So often in the creative process, the moment of total impasse often means that a breakthrough is near. Not realizing that, artists are likely to see only defeat and a sense of shame for wasting time on a piece that couldn’t be completed. It all looks impossible – one reason, perhaps, why George Rochberg often said composing requires and iron stomach. Even outwardly-cheerful Rossini? One of the most successful opera composer of all time? How odd to think that he felt compelled to follow a world that he had a major hand in creating – and may have thought himself incapable of doing so. That’s clinical depression for you – another factor in his retirement. A bigger question might be why the public didn’t hear that achievement. Well, it did. All too much.
The overture passed into cliché-dom due to the kind of extra-musical associations that aren’t likely to spark interest in the rest of the opera: “The Lone Ranger” was a lousy TV show even by 1950s standards. Divorced from that, the overture’s variety and richness stand far beyond most any other in the composer’s output – and you need a scholar like Gossett to point that out. Even so, the opera is discussed like some curio that somehow isn’t worth its four-hour-plus length.
On a concrete level, Tell lacks a definitive form as much as Verdi’s Don Carlo, existing in different languages and with lots of optional music. It’s a phone-plan opera, each plan having a bewildering array of pluses and minuses. Another problem is vocal casting: The French version is written for long-extinct tenors with a high (and probably airy) upward extension – a range that sounds awful even when the best modern tenors bully their way into the stratosphere in chest voice. Also, the title role’s vocal writing lies not in a weak part of the voice but a less-interesting region that doesn’t show off any baritone to its best advantage. Both Daniel Mobbs at Caramoor and Gerald Finley on the EMI recording over-ride this with communicative vitality since Tell, after all, is about important things.
Unlike Barber of Seville, which I heard in something close to an uncut performance the same weekend in a production by Opera New Jersey, stage time isn’t taken up with thematic reprises or taking one more loop around the park for amusement purposes. Everything in Tell earnestly accounts for itself, so much that the usual Rossini vocal ornamentation seems strangely out of place here. At Caramoor, ornaments were only conspicuous in the great soprano aria, “Sombre forêt” – highlighted the music’s lyrical glories rather than cluttering – in Crutchfield’s un-indulgent tempo that kept the piece moving. The aria’s character, Mathilde, wasn’t cast by Pappano or Crutchfield with the vocal lushness of Montserrat Caballe (whose recording was a standard bearer at one time), but with dramatically alert sopranos, respectively Malin Byström and Julianna Di Giacomo. The leading tenor role of Arnold was sung with greater success than the chesty tenors, but John Osborn (Pappano) and Michael Spyres (Crutchfield) have yet to hit the ideal.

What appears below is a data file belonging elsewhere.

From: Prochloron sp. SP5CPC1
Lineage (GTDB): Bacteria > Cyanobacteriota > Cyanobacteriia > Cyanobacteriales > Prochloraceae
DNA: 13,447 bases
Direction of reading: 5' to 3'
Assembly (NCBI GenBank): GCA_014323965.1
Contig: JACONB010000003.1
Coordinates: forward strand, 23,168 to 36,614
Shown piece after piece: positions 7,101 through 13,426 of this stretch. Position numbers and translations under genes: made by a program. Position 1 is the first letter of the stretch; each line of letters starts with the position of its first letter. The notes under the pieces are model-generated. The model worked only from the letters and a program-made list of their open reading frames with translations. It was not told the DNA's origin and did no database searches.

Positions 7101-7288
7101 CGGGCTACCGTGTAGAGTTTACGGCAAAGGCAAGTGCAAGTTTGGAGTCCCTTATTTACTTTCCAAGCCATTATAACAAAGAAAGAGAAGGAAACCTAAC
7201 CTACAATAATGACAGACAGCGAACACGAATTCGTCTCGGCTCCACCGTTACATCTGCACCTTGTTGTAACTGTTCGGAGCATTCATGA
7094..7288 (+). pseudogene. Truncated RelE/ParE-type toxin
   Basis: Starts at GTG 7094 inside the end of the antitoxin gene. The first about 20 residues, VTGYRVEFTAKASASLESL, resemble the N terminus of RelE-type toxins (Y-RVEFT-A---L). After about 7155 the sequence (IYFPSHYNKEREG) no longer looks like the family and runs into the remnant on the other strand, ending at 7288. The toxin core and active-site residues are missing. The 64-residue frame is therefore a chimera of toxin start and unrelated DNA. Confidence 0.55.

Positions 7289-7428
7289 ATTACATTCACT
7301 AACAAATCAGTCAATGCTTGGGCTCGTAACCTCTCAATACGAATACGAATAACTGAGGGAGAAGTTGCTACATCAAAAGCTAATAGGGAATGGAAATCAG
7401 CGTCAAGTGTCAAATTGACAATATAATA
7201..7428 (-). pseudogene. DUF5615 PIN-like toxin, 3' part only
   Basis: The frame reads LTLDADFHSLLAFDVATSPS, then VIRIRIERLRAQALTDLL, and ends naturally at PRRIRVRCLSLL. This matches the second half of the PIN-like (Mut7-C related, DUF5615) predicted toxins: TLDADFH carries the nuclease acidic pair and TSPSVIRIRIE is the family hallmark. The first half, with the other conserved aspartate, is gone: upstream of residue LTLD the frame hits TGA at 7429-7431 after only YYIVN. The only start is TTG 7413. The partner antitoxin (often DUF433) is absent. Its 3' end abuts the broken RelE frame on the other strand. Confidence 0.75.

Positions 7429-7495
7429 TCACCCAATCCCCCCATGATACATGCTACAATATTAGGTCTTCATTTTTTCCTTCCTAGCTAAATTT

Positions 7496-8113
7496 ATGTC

Great Handel operas distinguish themselves from the good ones by virtue of some great soliloquy by a significant character. Similarly, Rossini’s beautiful Abraham-and-Isaac moment – when freedom-fighter Tell is being forced to shoot an apple off the top of his son’s head and thus counsels the boy to stand very still — puts the opera in its own pantheon. Both Mobbs in Caramoor and especially Finley on EMI approached it with the specificity of song recitalists. One curious feature is that Mobbs, an adept actor, has developed his own version of emblematic gestures, the sort that disappeared along with Lotte Lehmann in early ‘50s. But these gestures are completely organic to him and create an emotional broad stroke that draws you into the music.
Any Guillaume Tell advocate would logically push for full productions to complete the opera’s rehabilitation. Not me. Anything high concept would create distance from the piece. Any specific evocation of 14th-century Swiss life can only devolve into grand opera cliche. At the moment, the opera seems best semi-staged. Maybe we’d better know what to do with it had there been a more consistent performance history or if the opera had descendants. But Tell is only the first installment of what might’ve been a great body of work and a needed foil to Meyerbeer, whose grand, once-popular works are now called extinct volcanoes. Rossini is said to have seriously considered writing his own version of Faust. And to think he could’ve saved us from the middle-class, derivative Gounod version. Rossini’s shade has much to answer for.